He also blamed Premier Daniel Andrews for effectively running a “health dictatorship”.
Abbott spoke at the Policy Exchange in London, which is a Conservative-leaning think tank chaired by former High Commissioner to the Alexander Downer.
It was here he gave his views on lockdowns that have taken over the world in response to the coronavirus pandemic.
Abbott also indicated that elderly COVID-19 patients should be allowed to die to reduce economic costs.
“And every death is sad, but that’s never stopped families sometimes electing to make elderly relatives as comfortable as possible as nature takes its course.”
He said governments had been approaching the pandemic like “trauma doctors” instead of thinking like “health economists trained to pose uncomfortable questions about a level of death we might have to live with”.
He said having served as Health Minister in the John Howard government, he “certainly envisaged” people wearing masks on public transport “but not for a moment did I ever contemplate ordering people to stay home.”
“The way I saw it, in any pandemic the focus would be to get people to stay at their posts … not to lock everything down lest disease spread.”
“People should get on with their lives even in the presence of death.”
Abbott believes that the lockdowns have lasted for too long and that the focus has shifted to preserving “almost every life at almost any cost”.
“Homes can be entered, people can be detained and the ordinary law of the land suspended and the premier now wants to extend this health dictatorship for at least another six months.”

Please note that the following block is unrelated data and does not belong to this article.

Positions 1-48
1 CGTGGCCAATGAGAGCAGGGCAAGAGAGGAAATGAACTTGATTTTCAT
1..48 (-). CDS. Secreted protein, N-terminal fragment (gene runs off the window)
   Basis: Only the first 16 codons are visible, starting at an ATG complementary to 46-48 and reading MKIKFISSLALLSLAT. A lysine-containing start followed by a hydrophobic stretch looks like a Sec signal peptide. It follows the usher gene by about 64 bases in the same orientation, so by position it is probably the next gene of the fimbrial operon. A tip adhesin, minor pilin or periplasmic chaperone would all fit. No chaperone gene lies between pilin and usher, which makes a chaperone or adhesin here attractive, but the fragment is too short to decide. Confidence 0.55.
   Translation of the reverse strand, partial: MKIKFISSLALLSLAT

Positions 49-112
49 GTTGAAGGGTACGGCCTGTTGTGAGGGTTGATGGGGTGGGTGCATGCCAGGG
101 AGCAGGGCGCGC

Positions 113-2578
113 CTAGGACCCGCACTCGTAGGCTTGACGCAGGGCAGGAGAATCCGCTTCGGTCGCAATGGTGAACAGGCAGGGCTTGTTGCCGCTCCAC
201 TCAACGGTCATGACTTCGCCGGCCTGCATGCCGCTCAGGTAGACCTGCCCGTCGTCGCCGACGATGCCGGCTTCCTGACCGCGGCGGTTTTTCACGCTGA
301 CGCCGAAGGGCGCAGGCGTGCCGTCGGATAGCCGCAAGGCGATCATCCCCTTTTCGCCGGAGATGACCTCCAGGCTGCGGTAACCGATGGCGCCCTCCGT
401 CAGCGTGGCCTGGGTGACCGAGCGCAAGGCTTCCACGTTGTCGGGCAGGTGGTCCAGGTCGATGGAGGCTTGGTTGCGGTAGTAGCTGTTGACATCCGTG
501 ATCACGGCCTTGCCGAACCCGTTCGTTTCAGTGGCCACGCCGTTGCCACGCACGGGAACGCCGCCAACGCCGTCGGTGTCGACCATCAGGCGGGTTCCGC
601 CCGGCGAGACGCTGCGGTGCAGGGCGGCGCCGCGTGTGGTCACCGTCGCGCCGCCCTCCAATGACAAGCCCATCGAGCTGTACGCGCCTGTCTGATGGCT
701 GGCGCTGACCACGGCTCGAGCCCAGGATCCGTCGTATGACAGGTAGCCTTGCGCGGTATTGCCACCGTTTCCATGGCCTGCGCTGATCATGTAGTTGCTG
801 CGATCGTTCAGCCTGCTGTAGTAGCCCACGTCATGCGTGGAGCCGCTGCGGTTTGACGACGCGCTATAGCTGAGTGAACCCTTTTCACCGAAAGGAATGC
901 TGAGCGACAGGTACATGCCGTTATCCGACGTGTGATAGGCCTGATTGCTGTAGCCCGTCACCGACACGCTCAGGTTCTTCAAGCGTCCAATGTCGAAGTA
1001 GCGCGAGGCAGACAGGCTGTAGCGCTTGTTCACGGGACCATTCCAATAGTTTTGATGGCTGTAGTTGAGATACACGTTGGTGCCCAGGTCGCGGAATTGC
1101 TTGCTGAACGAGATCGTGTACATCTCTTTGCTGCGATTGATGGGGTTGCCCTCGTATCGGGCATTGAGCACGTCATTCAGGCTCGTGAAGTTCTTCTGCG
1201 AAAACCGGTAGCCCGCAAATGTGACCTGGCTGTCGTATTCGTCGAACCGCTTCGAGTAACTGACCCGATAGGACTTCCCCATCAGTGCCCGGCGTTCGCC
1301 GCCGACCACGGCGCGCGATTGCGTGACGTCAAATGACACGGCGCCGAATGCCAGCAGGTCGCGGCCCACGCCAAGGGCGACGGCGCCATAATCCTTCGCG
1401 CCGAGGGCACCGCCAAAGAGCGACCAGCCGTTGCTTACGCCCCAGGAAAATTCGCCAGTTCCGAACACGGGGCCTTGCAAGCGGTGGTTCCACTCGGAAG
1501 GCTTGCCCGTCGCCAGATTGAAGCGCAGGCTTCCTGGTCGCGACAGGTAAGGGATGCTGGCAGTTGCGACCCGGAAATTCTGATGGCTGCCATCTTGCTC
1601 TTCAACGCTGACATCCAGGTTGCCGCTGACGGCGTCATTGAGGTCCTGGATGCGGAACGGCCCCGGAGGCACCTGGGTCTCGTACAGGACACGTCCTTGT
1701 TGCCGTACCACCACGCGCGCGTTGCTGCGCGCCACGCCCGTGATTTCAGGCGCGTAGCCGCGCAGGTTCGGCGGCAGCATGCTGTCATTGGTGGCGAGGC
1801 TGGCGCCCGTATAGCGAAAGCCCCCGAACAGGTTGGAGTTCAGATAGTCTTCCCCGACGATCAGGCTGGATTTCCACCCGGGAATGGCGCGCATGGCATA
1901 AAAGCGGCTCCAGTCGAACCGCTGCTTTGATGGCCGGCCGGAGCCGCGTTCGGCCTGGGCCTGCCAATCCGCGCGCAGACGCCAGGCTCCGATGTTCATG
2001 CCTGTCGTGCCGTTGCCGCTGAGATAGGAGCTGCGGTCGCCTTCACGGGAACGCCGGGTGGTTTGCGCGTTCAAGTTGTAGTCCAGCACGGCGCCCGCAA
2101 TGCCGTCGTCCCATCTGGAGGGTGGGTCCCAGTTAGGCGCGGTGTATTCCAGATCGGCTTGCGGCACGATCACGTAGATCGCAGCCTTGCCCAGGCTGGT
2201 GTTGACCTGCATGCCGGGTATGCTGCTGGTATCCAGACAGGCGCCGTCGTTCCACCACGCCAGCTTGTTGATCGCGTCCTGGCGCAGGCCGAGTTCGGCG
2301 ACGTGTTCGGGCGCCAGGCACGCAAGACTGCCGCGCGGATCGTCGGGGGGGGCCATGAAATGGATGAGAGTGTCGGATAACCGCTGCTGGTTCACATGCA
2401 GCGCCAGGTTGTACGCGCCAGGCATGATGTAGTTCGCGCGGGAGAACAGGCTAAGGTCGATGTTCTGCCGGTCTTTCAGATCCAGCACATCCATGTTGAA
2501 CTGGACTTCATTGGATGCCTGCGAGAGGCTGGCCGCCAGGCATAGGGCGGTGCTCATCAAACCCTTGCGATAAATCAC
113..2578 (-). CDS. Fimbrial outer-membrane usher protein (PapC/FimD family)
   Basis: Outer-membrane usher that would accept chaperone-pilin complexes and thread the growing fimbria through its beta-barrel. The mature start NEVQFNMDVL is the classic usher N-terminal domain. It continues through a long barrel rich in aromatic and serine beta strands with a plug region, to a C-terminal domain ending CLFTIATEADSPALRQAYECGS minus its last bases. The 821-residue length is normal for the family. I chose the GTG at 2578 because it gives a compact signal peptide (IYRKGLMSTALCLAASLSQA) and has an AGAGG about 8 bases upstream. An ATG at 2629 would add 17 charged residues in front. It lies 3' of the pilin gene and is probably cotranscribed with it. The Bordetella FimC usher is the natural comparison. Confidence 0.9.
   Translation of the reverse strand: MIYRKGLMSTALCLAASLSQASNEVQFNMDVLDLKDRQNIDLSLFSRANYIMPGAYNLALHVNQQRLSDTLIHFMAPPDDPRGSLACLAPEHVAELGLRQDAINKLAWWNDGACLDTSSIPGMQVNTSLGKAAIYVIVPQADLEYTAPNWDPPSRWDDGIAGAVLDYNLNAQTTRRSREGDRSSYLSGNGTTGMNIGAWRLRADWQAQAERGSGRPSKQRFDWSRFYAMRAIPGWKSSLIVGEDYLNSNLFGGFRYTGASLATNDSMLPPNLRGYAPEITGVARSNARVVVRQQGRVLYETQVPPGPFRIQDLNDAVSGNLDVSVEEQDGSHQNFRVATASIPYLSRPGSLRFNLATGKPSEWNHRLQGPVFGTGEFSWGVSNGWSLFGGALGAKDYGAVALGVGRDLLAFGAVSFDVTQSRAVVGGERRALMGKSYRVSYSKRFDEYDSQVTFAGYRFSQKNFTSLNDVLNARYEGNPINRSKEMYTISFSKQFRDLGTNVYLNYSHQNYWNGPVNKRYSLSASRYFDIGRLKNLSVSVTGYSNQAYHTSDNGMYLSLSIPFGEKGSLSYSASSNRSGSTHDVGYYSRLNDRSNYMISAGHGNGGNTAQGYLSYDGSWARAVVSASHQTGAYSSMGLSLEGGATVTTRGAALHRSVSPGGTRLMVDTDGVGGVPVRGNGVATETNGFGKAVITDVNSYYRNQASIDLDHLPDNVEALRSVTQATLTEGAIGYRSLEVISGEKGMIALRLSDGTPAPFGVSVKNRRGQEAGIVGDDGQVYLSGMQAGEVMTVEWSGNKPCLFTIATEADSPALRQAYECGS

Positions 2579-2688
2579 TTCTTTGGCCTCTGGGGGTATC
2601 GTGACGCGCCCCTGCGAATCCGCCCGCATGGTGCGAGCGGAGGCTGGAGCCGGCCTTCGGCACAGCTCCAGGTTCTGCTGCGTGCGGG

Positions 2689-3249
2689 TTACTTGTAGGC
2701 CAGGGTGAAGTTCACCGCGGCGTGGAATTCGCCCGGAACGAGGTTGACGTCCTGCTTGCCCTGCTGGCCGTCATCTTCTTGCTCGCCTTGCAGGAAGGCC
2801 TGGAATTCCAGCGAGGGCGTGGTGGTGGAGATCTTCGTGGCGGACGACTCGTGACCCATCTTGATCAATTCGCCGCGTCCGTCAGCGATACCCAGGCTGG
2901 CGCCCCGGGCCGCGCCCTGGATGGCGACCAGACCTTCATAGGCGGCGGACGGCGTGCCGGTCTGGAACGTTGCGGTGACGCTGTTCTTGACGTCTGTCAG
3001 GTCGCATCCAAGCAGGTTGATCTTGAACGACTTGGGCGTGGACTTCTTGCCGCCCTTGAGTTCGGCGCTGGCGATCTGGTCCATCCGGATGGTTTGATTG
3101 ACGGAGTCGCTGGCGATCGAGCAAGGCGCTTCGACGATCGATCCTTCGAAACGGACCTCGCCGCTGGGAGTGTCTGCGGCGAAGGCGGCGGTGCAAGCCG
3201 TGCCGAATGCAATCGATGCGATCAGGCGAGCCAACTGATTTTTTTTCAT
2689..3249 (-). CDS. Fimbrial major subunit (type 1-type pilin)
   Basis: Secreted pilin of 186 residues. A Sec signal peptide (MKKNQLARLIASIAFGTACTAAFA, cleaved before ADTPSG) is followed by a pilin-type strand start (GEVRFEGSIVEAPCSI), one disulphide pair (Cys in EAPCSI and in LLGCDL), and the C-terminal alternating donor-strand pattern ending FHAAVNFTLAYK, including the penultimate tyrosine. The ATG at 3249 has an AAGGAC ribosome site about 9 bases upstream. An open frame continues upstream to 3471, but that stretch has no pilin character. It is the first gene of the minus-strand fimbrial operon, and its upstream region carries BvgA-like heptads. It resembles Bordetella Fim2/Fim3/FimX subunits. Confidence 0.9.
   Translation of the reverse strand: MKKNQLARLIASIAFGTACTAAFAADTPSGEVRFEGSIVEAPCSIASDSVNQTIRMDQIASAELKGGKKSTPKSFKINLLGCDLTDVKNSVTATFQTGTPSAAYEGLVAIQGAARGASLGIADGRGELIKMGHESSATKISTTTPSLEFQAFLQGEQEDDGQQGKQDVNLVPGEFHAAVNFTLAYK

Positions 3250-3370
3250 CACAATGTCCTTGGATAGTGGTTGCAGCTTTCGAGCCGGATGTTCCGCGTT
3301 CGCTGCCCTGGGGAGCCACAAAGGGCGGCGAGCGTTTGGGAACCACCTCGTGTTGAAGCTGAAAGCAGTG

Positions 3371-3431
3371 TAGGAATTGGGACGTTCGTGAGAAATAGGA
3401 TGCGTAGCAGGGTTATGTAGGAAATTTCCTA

“It’s amongst us. We can’t get rid of it,” he said, adding Australia had reached almost zero community transmission before the “extraordinary ineptitude of the Victorian government in the management of its hotel quarantine system produced what has been the biggest outbreak in Australia so far, responded to with the most severe lockdown tried in the world outside of Wuhan itself.”
He explained that lockdowns have created a “stop start economy and a stop start life”, saying that governments have created a climate of fear and have failed to ask the hard question about how much needs to be spent on saving lives.
“So far, with Sweden the most notable exception, governments have approached the pandemic like trauma doctors instead of thinking like health economists trained to pose uncomfortable questions about a level of deaths we might have to live with.”
He said officials have become “trapped in crisis mode, especially if the crisis adds to their authority or boosts their standing” and people were sick of being dictated to by “unaccountable experts.”
“My plea is for us to be very careful about further lockdowns because the consequences of lockdowns are enormous.”
This article originally appeared on Over60.